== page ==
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Blue Chips Rise; Nasdaq Soars 9.76 Points

July 14, 1994|From Times Wire Services

Blue chip stocks, helped by a rising dollar, advanced Wednesday but were unable to keep pace with the Nasdaq index, which soared more than 9 points on a sharp rally in technology stocks.

The Dow Jones industrial average closed at 3,704.28, up 1.62 points on Big Board volume totaling 266.34 million shares.

The blue chip average gained as much as 20 points after a Labor Department report said consumer prices were in check. It gave back most of those gains by late morning, dipped briefly into negative territory late in the day as sell programs kick in, then popped back up near the closing bell.

In the broader market, advancing issues outnumbered decliners by more than 5 to 4 on the New York Stock Exchange.

Technology stocks extended Tuesday's rally, boosting broad market indexes. The Nasdaq composite index of mostly smaller companies added 9.76 to 719.35, its best level since June 20. The NYSE's composite index rose 0.38 to 247.85. The Standard & Poor's 500 composite gained 0.78 to close at 448.73.

The market opened on a positive note after the Labor Department said consumer prices rose 0.3% in June, about in line with economists' projections. The data came just one day after the Labor Department said prices at the manufacturing level were flat in June.

Wall Street also rose in response to the dollar, which sold off directly after the consumer price data was released but then recovered against the yen and the mark in midmorning.

Thomas Gallagher, head stock trader at Oppenheimer & Co., said the recovered dollar was keeping the Dow above a critical support level of 3,700.

"The improvement in the dollar helped bonds a little bit, and that took some of the pressure off the stock market," he said.

The dollar rose from a 20-month low compared to the German mark and strengthened against other European currencies. But analysts said economic fundamentals and overall market sentiment remain negative for the U.S. currency.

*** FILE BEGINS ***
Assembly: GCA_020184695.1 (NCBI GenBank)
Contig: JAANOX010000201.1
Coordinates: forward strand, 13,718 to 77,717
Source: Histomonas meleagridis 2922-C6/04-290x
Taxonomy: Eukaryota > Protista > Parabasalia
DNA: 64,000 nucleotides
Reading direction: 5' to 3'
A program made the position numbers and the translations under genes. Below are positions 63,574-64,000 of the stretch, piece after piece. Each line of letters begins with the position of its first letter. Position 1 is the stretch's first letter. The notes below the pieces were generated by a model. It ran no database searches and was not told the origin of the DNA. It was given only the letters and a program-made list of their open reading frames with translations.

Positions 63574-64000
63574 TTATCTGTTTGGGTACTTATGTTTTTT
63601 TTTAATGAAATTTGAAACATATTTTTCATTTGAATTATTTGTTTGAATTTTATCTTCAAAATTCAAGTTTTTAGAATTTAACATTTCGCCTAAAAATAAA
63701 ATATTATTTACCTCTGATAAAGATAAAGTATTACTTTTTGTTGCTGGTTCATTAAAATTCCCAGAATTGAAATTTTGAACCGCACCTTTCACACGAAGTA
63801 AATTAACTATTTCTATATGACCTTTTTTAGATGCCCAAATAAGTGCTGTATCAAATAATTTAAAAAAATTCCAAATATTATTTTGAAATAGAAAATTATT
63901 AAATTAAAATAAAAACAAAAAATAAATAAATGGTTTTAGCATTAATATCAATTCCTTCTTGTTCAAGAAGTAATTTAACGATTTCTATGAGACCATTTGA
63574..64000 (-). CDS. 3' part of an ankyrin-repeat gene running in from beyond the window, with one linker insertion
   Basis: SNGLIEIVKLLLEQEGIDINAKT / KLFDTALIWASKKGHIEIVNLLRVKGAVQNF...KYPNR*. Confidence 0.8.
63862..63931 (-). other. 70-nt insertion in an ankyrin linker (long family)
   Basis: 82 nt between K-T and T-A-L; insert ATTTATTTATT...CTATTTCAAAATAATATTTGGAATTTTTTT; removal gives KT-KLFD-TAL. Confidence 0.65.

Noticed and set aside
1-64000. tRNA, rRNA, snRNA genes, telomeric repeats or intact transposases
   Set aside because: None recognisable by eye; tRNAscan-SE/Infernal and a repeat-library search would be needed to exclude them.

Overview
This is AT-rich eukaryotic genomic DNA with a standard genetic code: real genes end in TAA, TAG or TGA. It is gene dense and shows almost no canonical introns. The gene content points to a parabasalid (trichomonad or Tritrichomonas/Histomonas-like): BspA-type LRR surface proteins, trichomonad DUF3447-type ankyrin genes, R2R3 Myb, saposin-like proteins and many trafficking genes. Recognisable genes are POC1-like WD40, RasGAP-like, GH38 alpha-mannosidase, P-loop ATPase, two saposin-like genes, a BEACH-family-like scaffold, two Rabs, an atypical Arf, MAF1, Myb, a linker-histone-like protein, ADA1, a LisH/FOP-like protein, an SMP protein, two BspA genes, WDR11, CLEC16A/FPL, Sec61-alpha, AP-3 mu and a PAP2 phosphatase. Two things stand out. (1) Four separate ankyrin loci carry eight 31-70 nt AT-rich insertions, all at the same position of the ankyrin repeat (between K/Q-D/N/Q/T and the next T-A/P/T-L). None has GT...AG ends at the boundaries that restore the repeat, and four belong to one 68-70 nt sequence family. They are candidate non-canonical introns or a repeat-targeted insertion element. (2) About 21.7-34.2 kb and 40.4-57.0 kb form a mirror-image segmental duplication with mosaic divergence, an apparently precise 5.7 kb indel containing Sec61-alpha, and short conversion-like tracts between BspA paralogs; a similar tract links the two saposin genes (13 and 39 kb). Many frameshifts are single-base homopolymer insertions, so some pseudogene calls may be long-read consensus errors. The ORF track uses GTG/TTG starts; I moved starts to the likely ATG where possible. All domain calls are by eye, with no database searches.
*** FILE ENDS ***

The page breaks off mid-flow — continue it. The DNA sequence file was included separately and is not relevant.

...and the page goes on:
After rising in Asia and Europe, the dollar continued to gain when trading shifted to the United States. Buying accelerated on rumors that the Federal Reserve Board will raise short-term U.S. interest rates by half to a full percentage point, market participants said.

The dollar closed in New York at 98.30 Japanese yen, up from 97.50 yen on Tuesday. It finished at 1.54 marks, up from 1.529.

Stocks got a little encouragement from the bond market, where the 30-year bond yield ended the day at 7.67%, down slightly from Tuesday's 7.68%. Its price, which moves in the opposite direction, rose 5/32 point, or $1.56 per $1,000 in face value.

The bond market was subdued, dealers said, because market participants are waiting to see what economic data due out today and Friday suggests about inflation.

Among the market highlights:

* IBM rose 7/8 to 56 3/4, Compaq rose 1 7/8 to 36 7/8, and Digital Equipment added 3/8 to 21 3/8. In Nasdaq trading, Intel rose 1 3/8 to 61 1/2, Apple advanced 1 5/8 to 30, Wellfleet Communications rose 2 1/4 to 22, and 3Com surged 3 7/8 to 55 3/4.

CBS swung widely, first falling 10 1/2 points after the broadcast company ended its agreement with QVC in response to a surprise bid for the home shopping channel operator by Comcast. It then rose as much as 9 points after announcing a stock buyback and stock split, closing up 8 at 308.

* Comcast K series issues fell 1 3/8 to 15 1/4, but QVC rose 5 7/8 to 41 7/8.

Tokyo's 225-share Nikkei average rose 139.93 points to 20,540.41, and Frankfurt's 30-share DAX average ended up 5.95 at 2,054.0.

Mexico City's Bolsa index closed 23.31 points lower at 2,264.97.

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